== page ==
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NFL Films Selects Lectrosonics for On-Field Audio

The audio technicians at NFL Films are using Lectrosonics SMD transmitters to capture on-field audio for televised NFL games.

NFL Films crew members Kyle Hartigan (left) and Scott Carter display Lectrosonics SMD transmitters.

The audio technicians at NFL Films are using Lectrosonics SMD transmitters to capture on-field audio for televised NFL games. NFL Films is a full-service production and post-production company housed under one roof. NFL Films has its own camera and sound departments for location work, as well as film processing labs, recording studios, on-staff composers, lighting directors and more.

NFL Films also produces sports-related programming. In association with HBO Sports, the company produces the show Hard Knocks: Training Camp with the Kansas City Chiefs, which debuted in August.

According to Jerry Mahler, NFL Film’s executive in charge of audio and music, “NFL Films has been capturing on-field audio for quite some time, and over the years, we’ve encountered every type of failure you can imagine. We’ve worked with a lot of equipment, but nothing has the sound quality, durability and reliability that Lectrosonics equipment offers. For the past several months, we’ve been using the Lectrosonics SMD transmitters with the RM remote control and they’ve been terrific.”

Lectrosonics SMD transmitter

For capturing on-field audio, the transmitters are routinely placed into a recessed area of the player’s shoulder pads. Cable ties are used to secure the transmitter into place, and the unit is then covered with foot foam in order to ensure a lump-free installation. Additionally, a custom-made metal plate covering the transmitter, antenna and microphone connections is placed over the system to provide additional protection. The mic cable is taped all along the back of the shoulder pads, concealed between the soft and hard shells.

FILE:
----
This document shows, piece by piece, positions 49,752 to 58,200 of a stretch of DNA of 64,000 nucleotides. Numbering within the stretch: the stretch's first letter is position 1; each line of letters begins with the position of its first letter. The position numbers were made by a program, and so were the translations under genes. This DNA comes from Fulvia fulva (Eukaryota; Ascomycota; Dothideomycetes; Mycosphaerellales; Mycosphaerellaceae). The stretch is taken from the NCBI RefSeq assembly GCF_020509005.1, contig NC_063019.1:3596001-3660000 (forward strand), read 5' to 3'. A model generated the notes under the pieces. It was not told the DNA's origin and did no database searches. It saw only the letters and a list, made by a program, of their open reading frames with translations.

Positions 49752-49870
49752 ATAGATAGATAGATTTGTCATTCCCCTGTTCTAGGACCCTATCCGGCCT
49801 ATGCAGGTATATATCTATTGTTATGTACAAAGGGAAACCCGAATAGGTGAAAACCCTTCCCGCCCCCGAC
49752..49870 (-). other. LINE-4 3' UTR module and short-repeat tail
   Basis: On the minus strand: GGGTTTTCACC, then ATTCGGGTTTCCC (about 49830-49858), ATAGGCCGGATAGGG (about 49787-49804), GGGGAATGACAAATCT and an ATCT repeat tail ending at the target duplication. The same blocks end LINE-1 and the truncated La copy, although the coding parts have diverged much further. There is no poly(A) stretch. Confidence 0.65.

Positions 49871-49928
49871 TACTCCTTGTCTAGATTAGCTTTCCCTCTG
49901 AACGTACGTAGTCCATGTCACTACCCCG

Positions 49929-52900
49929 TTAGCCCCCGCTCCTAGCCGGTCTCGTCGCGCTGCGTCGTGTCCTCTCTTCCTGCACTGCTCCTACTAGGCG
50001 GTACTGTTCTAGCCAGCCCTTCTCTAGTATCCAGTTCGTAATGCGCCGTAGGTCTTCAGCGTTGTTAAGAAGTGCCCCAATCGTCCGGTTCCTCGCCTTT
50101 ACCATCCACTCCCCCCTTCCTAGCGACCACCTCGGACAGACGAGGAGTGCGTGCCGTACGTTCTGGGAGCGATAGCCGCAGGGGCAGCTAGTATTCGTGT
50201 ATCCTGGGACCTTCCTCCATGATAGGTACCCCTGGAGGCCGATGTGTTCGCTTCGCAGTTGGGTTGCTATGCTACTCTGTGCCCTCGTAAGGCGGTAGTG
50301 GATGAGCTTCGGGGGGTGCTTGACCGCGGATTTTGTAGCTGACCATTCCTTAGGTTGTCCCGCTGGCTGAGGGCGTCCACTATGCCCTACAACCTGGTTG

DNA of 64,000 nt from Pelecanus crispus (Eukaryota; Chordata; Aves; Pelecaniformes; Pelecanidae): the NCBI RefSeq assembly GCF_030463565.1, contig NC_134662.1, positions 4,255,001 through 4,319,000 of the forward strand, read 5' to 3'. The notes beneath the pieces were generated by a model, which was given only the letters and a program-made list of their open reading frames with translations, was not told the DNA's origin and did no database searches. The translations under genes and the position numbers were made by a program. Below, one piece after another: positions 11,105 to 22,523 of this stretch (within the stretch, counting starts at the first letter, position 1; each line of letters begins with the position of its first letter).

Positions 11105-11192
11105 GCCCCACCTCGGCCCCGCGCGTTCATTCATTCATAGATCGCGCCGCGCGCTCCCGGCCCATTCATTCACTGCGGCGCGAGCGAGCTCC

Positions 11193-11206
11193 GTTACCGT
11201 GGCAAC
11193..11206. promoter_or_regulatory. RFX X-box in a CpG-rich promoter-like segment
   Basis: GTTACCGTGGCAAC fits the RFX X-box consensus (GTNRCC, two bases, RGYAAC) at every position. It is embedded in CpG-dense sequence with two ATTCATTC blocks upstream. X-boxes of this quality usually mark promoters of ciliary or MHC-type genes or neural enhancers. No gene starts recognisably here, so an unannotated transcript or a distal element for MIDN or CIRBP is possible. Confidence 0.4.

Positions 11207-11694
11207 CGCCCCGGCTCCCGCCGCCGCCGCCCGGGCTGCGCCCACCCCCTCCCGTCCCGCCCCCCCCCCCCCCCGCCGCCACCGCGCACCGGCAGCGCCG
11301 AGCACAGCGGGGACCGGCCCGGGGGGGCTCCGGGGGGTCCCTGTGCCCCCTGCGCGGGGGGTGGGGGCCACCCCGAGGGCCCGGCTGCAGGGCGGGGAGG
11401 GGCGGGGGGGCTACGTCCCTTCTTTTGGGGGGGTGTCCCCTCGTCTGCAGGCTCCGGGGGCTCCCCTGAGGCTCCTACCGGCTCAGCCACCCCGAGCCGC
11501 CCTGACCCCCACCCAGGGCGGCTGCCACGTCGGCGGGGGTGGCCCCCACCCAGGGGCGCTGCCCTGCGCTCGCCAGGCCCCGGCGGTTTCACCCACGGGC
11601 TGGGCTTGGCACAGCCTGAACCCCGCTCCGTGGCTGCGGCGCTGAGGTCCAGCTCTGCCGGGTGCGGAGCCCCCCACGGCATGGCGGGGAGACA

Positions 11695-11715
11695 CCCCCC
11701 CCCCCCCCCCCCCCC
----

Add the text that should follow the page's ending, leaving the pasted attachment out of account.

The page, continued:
“There can’t be any bulges,” says Mahler, “because that would only make the equipment more vulnerable, and player safety is of paramount concern. The opponent must not be able to grab the transmitter, as could possibly happen when a player is tackled by grabbing the collar. We also make certain the mic is facing down. This way, if a player gets doused with water, the capsule doesn’t get destroyed.”

Mahler reports that the dual battery found in the SMD transmitters, in conjunction with the system’s remote capabilities, work well for this application. “We typically get the shoulder pads four to five hours prior to game time,” he says. “While we obtain the player’s approval, we get the shoulder pads from the team’s equipment manager and prepare the setup prior to the team’s arrival, so the added battery life of the SMD is very important. We’ve also been particularly impressed with the ability to remotely control the SMDs with the available RM remote. Now, we can change audio input gain and frequency settings without having to bother the player. This is a real lifesaver. Because of the way the transmitter is placed into the shoulder pads, making these adjustments without the remote capability would be a serious hindrance. We first used the remotes during this year’s Super Bowl game, and they worked really well for us.”

As part of the RM remote’s capabilities, the system can also lock and unlock the transmitter’s front panel controls, and enable/disable sleep mode. Because the RM’s operation is acoustic, and not infrared, a direct line of sight is not required.

Currently, NFL Films uses in excess of 20 systems. “Our SMDs are mated with the Lectrosonics Venue receiver systems—both the VR and VR Field models—and we use the company’s LecNet2 software to configure the equipment,” Mahler concludes.

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